An epic, melancholic romance that employs a multi-generational cast and groundbreaking visual effects. It's a testament to Fincher's skill as a storyteller that the film actually works, albeit sporadically.
Fincher's magic can't transform him from the coldly dispassionate misanthropist of Se7en, Fight Club, and Zodiac into a sentimental humanist, and it can't turn Brad Pitt into the kind of actor who can carry a movie like this.
Director David Fincher has turned out an overlong, Forrest Gumpian exercise in mannered whimsy. It's sentimental; it's episodic; it dawdles. Brad Pitt spends a good length of screen time drinking tea with Tilda Swinton. But it's also bewitching.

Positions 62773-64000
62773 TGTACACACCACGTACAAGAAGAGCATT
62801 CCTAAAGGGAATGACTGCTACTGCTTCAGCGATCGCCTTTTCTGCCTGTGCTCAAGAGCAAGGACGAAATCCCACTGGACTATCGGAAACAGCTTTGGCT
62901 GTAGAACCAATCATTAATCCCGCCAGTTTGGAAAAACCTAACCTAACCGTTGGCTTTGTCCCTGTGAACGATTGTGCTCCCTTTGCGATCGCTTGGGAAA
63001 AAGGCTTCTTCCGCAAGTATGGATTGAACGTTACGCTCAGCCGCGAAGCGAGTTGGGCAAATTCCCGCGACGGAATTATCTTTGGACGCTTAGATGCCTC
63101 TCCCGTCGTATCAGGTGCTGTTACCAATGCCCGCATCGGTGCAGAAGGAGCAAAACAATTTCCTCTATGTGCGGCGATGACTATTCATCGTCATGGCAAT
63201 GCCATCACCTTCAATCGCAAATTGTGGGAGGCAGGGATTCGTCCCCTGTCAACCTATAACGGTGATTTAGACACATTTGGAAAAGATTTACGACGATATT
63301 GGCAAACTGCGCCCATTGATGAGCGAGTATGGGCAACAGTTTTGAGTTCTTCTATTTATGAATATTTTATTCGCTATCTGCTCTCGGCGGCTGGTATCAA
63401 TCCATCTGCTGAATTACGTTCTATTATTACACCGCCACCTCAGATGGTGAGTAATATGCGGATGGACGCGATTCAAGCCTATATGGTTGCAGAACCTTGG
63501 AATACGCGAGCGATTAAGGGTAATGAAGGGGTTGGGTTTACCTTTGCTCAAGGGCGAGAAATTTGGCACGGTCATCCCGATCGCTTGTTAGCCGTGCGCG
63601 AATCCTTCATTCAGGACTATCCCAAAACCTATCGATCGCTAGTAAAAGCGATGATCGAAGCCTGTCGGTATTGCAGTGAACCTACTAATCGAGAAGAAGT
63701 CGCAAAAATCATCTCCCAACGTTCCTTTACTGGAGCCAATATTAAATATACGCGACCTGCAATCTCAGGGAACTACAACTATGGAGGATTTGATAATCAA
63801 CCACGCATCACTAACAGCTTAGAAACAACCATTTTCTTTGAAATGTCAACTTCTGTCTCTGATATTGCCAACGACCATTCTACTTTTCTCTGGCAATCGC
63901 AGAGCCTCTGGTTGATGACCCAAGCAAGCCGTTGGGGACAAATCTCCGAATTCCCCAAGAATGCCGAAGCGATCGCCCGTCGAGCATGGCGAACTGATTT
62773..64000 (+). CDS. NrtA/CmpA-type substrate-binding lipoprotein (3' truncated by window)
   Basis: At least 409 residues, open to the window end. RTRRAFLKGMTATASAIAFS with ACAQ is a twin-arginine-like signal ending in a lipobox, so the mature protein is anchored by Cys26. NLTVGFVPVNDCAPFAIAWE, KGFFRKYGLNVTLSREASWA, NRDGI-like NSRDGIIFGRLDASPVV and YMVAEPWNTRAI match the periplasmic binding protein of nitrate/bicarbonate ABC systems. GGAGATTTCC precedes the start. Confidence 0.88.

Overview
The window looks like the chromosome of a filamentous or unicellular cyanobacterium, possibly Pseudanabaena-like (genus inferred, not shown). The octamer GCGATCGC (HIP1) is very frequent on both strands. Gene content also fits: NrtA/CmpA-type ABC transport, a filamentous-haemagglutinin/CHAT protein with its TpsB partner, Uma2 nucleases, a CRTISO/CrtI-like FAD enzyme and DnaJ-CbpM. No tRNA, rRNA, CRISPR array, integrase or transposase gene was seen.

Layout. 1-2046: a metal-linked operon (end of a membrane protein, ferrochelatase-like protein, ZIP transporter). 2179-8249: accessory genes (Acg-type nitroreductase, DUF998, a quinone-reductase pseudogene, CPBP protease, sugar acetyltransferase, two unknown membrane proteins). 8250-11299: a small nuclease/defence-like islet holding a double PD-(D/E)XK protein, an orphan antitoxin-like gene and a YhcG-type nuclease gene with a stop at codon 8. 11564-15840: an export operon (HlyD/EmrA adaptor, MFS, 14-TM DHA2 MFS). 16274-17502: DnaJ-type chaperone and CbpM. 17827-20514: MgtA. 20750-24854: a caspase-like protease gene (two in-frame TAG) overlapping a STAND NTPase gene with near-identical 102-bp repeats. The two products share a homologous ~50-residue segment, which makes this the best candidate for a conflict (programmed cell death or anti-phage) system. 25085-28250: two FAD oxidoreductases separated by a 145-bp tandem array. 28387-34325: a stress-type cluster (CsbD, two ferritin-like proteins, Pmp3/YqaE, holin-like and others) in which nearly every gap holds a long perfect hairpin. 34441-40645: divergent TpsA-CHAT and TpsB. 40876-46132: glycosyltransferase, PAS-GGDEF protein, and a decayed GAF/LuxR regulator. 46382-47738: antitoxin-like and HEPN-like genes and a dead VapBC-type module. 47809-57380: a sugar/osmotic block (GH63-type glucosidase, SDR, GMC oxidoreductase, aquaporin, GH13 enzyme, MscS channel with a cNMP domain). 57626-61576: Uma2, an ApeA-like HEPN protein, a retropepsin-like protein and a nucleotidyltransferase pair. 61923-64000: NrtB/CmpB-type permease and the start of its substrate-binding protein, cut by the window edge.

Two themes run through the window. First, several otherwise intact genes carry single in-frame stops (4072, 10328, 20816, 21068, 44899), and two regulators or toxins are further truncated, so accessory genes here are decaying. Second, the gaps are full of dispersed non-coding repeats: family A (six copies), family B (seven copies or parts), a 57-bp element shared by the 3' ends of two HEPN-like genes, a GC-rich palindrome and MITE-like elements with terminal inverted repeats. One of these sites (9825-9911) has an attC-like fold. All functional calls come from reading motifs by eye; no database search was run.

It takes a world-class storyteller and a great yarn to rivet your attention for nearly three hours. This very classy, old-school movie -- employing cutting-edge technology that will make your eyes pop -- did it for me.
Pitt is quite good in the lead even if it does take close to two hours for him to show up in a matinee idol form we've all come to know. It's an underplayed performance, nicely pitched against great actresses.
Many may see this as a more grown-up version of Forrest Gump, but it feels to me like something from the pen of Charlie Kaufman, who enjoys playing with time and conventions in much the way Fincher and Roth do here.
Fincher's film, based on an F. Scott Fitzgerald short story about a man who ages in reverse, is rambling and gorgeous -- perhaps a bit overlong and gooey in the midsection -- but one that leaves you with a lingering wistfulness.